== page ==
After all, yellowhammers were the chief reliance in the chase; they were pre-occupied, unsuspecting birds, and lit on fence rails and dead trees, so that they were pretty easy to shoot. If you could bring home a yellowhammer you felt that you had something to show for your long day's tramp through the woods and fields, and for the five cents' worth of powder and five cents' worth of shot that you had fired off at other game. Sometimes you just fired it off at mullein-stalks, or barns, or anything you came to. There were a good many things you could do with a gun; you could fire your ramrod out of it, and see it sail through the air; you could fill the muzzle up with water, on top of a charge, and send the water in a straight column at a fence. The boys all believed that you could fire that column of water right through a man, and they always wanted to try whether it would go through a cow, but they were afraid the owner of the cow would find it out. There was a good deal of pleasure in cleaning your gun when it got so foul that your ramrod stuck in it and you could hardly get it out. You poured hot water into the muzzle and blew it through the nipple, till it began to show clear; then you wiped it dry with soft rags wound on your gun-screw, and then oiled it with greasy tow. Sometimes the tow would get loose from the screw, and stay in the barrel, and then you would have to pick enough powder in at the nipple to blow it out. Of course I am talking of the old muzzle-loading shot-gun, which I dare say the boys never use nowadays.

But the great pleasure of all, in hunting, was getting home tired and footsore in the evening, and smelling the supper almost as soon as you came in sight of the house. There was nearly always hot biscuit for supper, with steak, and with coffee such as nobody but a boy's mother ever knew how to make; and just as likely as not there was some kind of preserves; at any rate, there was apple-butter. You could hardly take the time to wash the powder-grime off your hands and face before you rushed to the table; and if you had brought home a yellowhammer you left it with your gun on the back porch, and perhaps the cat got it and saved you the trouble of cleaning it. A cat can clean a bird a good deal quicker than a boy can, and she does not hate to do it half as badly.

Next to the pleasure of getting home from hunting late, was the pleasure of starting early, as my boy and his brother sometimes did, to shoot ducks on the Little Reservoir in the fall. His brother had an alarm-clock, which he set at about four, and he was up the instant it rang, and pulling my boy out of bed, where he would rather have stayed than shot the largest mallard duck in the world. They raked the ashes off the bed of coals in the fireplace, and while the embers ticked and bristled, and flung out little showers of sparks, they hustled on their clothes, and ran down the back stairs into the yard with their guns. Tip, the dog, was already waiting for them there, for he seemed to know they were going that morning, and he began whimpering for joy, and twisting himself sideways up against them, and nearly wagging his tail off; and licking their hands and faces, and kissing their guns all over; he was about crazy. When they started, he knew where they were going, and he rushed ahead through the silent little sleeping town, and led the way across the wide Commons, where the cows lay in dim bulks on the grass, and the geese waddled out of his way with wild clamorous cries, till they came in sight of the Reservoir. Then Tip fell back with my boy and let the elder brother go ahead, for he always had a right to the first shot; and while he dodged down behind the bank, and crept along to the place where the ducks usually were, my boy kept a hold on Tip's collar, and took in the beautiful mystery of the early morning. The place so familiar by day was estranged to his eyes in that pale light, and he was glad of old Tip's company, for it seemed a time when there might very well be ghosts about. The water stretched a sheet of smooth, gray silver, with little tufts of mist on its surface, and through these at last he could see the ducks softly gliding to and fro, and he could catch some dreamy sound from them. His heart stood still and then jumped wildly in his breast, as the still air was startled with the rush of wings, and the water broke with the plunge of other flocks arriving. Then he began to make those bets with himself that a boy hopes he will lose: he bet that his brother would not hit any of them; he bet that he did not even see them; he bet that if he did see them and got a shot at them, they would not come back so that he could get a chance himself to kill any. It seemed to him that he had to wait an hour, and just when he was going to hollo, and tell his brother where the ducks were, the old smoothbore sent out a red flash and a white puff before he heard the report; Tip tore loose from his grasp; and he heard the splashing rise of the ducks, and the hurtling rush of their wings; and he ran forward, yelling, "How many did you hit? Where are they? Where are you? Are they coming back? It's my turn now!" and making an outcry that would have frightened away a fleet of ironclads, but much less a flock of ducks.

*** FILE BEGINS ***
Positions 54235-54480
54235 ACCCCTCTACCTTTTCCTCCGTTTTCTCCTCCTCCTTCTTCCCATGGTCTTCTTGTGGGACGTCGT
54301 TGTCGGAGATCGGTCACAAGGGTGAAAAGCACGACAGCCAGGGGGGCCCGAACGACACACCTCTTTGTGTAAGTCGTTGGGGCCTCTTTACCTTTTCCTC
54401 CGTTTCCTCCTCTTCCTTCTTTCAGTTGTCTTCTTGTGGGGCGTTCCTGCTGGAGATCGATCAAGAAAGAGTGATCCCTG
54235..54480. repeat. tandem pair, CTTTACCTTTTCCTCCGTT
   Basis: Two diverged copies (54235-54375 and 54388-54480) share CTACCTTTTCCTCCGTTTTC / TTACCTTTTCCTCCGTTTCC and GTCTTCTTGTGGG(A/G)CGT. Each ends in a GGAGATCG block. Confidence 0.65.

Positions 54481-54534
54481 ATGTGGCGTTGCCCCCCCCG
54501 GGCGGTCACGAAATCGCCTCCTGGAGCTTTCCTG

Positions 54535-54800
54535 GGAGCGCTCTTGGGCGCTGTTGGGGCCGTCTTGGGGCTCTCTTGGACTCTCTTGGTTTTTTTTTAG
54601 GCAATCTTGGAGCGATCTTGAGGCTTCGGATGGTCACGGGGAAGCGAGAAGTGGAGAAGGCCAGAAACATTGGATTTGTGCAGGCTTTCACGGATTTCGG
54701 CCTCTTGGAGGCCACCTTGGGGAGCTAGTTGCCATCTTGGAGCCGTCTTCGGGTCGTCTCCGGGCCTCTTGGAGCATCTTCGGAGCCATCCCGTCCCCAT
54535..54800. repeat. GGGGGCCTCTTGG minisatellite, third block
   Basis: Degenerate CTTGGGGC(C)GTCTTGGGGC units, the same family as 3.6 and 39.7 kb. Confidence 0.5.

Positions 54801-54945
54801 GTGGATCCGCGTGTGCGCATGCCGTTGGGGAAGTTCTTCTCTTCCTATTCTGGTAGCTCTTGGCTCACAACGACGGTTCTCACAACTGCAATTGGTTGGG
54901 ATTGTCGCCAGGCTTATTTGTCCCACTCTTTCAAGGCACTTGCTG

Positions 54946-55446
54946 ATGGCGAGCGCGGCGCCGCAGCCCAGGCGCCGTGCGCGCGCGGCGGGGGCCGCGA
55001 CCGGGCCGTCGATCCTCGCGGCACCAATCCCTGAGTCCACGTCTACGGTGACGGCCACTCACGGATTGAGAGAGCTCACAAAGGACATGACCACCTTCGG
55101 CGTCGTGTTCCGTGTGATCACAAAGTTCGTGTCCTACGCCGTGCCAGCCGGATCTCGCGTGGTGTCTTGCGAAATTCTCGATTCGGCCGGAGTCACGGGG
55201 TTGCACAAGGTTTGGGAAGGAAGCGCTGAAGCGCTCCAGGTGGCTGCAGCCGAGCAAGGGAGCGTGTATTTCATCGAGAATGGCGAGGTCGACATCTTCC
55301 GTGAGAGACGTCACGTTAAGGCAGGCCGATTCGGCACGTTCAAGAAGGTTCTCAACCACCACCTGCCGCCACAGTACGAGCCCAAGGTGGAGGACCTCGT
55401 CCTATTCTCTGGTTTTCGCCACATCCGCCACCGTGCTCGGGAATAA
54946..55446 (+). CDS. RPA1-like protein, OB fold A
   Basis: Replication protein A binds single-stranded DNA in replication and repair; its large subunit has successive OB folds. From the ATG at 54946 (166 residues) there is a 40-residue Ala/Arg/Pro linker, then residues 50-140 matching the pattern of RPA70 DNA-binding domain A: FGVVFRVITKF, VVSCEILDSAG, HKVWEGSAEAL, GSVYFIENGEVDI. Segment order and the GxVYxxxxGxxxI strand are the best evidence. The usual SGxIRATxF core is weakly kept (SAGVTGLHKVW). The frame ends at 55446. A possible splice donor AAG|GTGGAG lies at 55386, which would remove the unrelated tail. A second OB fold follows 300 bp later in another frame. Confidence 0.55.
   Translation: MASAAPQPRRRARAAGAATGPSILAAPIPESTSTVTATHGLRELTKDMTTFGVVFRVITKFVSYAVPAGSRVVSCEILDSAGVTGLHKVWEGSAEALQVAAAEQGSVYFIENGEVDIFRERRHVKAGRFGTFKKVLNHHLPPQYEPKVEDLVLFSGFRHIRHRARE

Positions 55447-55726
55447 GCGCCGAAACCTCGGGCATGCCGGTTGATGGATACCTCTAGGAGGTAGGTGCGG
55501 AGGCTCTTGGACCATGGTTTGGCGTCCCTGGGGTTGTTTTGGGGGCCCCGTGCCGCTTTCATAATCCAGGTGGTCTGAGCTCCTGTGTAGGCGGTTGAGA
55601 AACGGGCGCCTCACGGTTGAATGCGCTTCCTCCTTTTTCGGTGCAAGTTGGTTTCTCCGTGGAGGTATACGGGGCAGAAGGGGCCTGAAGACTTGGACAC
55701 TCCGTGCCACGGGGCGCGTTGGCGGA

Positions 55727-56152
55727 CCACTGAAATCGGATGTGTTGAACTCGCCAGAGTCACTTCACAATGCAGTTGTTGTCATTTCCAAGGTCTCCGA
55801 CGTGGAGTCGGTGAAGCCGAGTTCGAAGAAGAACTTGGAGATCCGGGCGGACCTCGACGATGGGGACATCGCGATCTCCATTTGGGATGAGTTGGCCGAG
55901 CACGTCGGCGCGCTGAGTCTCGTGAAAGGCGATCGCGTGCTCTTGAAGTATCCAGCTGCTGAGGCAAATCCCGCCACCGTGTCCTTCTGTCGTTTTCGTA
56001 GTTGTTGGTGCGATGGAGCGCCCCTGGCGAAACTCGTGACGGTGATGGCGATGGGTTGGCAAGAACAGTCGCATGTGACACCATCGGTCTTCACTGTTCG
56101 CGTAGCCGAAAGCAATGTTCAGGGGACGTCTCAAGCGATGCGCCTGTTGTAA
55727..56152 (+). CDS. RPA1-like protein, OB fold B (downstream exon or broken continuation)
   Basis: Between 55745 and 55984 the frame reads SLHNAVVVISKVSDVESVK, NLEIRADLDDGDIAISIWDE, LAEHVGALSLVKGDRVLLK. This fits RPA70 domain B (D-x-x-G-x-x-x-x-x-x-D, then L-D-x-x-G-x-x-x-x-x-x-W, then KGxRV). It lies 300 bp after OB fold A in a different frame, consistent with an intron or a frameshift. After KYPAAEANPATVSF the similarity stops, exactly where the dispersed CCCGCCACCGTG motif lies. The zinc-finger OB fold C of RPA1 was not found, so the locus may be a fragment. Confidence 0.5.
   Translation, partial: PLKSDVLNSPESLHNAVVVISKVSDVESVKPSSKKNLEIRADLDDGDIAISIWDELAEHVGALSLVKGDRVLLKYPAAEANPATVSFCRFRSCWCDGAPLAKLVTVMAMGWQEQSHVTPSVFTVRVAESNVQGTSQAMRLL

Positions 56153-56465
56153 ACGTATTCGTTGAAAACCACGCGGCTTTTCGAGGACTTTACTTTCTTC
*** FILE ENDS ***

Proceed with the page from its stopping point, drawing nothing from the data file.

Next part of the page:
One shot always ended the morning's sport, and there were always good reasons why this shot never killed anything.

William Dean Howells